My town

My town is people
who care about each other
and the future,
integrity and hospitality,
creative energy.
My town
has dedicated entrepreneurs,
some just starting out,
some stalwart and foundational
to my town.
Some struggle,
some thrive,
some have hope,
some have drive.
My town
looks to the future,
plans for tomorrow,
lives today with anticipation.
Many hands
work to make better
what is already pretty great –
My Town.

Follow Sharon at:
Amazon Author Central


5 Reasons you are important

Volunteers Wanted

When I go to meetings, I often see the same faces. These are dedicated folks who believe in making a difference, and who believe there is a difference to be made. They Will Rogerssometimes suffer criticism instead of praise for their efforts, but this does not deter them. They show up, give their opinions, lend their support, stand up for the promise of a better tomorrow, and forge ahead. They volunteer for business groups, animal welfare activities, social justice causes, civic improvement organizations, and anything else you can think of that will make your life and mine a little better. They don’t get paid, and most go unrecognized. These engines for change are the lifeblood of a vibrant community. If you aren’t currently working for the betterment of the community as a volunteer, here are a five reasons you might want to come to the next meeting of interest to you, and sit down at the table.


Ideas are the seeds of change. Without ideas, there would be no iPad, iPhone, or iMac. There would be no interactive notebook that responds to a touch. There would be no music, no art, no books, no invention of any kind. It all begins with an idea. If you think your ideas aren’t important, think again. You can and will make a difference, but only if you are at the table.


I’ve been at the table many times, perhaps too many times, some might say. My perspective comes from my frame of reference. I still believe my perspective has value, but so does yours. When decisions are being made your thoughts count. If you aren’t present, those thoughts won’t be heard, not because your perspective is being ignored, but because you aren’t there to present it.

Kick the lid off the box

It is an unfortunate fact of organizations that sometimes leaders become mired in procedure and process and forget their primary purpose, whatever that may be. The board and membership ages. Individual members become complacent or overburdened. In either case the lid must be kicked off the box so new energy, new leaders, new members can come pouring in. Leadership development is as critical as new ideas. Your presence and participation as a new volunteer can make that happen. You can learn from and be mentored by seasoned volunteers.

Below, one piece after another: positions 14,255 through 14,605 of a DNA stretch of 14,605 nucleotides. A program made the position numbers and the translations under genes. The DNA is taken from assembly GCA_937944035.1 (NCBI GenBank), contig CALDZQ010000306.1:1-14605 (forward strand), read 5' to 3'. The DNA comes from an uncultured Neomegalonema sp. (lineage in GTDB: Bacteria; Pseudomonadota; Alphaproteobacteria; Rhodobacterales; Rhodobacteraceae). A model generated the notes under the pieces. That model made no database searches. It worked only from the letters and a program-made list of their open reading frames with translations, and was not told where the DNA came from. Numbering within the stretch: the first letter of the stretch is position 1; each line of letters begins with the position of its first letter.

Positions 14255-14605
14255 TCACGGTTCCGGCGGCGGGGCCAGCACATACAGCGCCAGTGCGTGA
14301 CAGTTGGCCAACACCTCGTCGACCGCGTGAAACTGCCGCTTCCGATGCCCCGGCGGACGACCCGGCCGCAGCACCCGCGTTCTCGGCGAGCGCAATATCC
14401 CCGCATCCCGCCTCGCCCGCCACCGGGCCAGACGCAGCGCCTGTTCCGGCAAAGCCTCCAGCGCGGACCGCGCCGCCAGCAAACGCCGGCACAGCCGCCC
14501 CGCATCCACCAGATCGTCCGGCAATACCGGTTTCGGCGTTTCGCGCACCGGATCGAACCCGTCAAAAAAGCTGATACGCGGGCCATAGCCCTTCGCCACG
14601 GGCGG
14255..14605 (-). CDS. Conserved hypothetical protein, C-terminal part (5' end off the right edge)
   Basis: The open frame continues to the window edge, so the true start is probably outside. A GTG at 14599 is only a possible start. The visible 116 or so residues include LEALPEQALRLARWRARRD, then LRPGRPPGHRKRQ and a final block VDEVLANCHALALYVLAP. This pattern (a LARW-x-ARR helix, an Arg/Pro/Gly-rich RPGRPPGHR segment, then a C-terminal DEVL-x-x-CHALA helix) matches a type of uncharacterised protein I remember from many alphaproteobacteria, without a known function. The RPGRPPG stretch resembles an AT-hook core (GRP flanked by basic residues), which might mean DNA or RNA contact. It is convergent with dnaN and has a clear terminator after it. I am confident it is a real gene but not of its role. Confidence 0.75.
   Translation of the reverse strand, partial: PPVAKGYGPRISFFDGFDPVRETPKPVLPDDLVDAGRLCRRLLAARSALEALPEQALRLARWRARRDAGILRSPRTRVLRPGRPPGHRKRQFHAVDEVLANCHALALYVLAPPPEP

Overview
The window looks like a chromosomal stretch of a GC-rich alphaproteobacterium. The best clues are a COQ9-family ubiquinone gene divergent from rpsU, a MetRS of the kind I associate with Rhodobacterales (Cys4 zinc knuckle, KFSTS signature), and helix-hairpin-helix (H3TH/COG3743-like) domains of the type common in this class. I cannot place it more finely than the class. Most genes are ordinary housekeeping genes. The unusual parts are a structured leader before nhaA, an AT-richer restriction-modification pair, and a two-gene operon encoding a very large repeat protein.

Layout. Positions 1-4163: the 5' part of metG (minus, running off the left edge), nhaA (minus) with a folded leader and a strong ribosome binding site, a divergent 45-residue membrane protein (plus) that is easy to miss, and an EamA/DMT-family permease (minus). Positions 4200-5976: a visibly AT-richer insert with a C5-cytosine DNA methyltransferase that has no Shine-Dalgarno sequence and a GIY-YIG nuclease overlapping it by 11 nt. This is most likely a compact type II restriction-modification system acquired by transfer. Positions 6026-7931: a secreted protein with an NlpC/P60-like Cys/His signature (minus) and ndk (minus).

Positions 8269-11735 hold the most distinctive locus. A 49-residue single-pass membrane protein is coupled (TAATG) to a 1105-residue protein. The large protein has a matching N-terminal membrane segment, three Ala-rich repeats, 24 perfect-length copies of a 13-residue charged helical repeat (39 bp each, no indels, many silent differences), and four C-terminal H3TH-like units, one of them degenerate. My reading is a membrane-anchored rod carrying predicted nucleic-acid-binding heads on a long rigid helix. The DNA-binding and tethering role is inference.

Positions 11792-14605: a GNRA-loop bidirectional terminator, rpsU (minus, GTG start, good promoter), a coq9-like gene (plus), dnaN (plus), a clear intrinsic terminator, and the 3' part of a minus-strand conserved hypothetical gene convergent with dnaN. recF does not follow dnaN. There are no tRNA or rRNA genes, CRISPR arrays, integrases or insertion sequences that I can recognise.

Your Experience

Nobody brings to the table what you bring. Your experience at every level will help inform and define the organization you become involved in. You will get out of it exactly what you put into it. Your experience will make the organization better and stronger for your participation.


Getting acquainted with people you don’t ordinarily encounter is an excellent way to expand your horizons. Their energy, their ideas, their dedication will energize you, inspire you, and broaden your creativity. Studies have shown that people who are more involved and engaged in life are happier. Volunteering is good for you. So, come to the table. Be a part of making your community great. Just as seeds need water and sun to grow, organizations need your fresh ideas, perspective, and experience. They need you to kick the lid off the box and pour in your creativity and energy. And isn’t it encouraging to know you will benefit from the experience?

Thank you for being a reader/subscriber. It is my goal to present informative, interesting and creative content on this site. Your likes, shares and comments are welcomed and hugely appreciated.

Follow Sharon at:
Amazon Author Central

What makes Las Vegas special?


I’ve been giving this a lot of thought, especially since I have accepted an assignment to write an article about that very thing. Face it, if you live here you are in one of two camps:

  • There’s nothing special about Las Vegas!
  • There’s everything special about Las Vegas!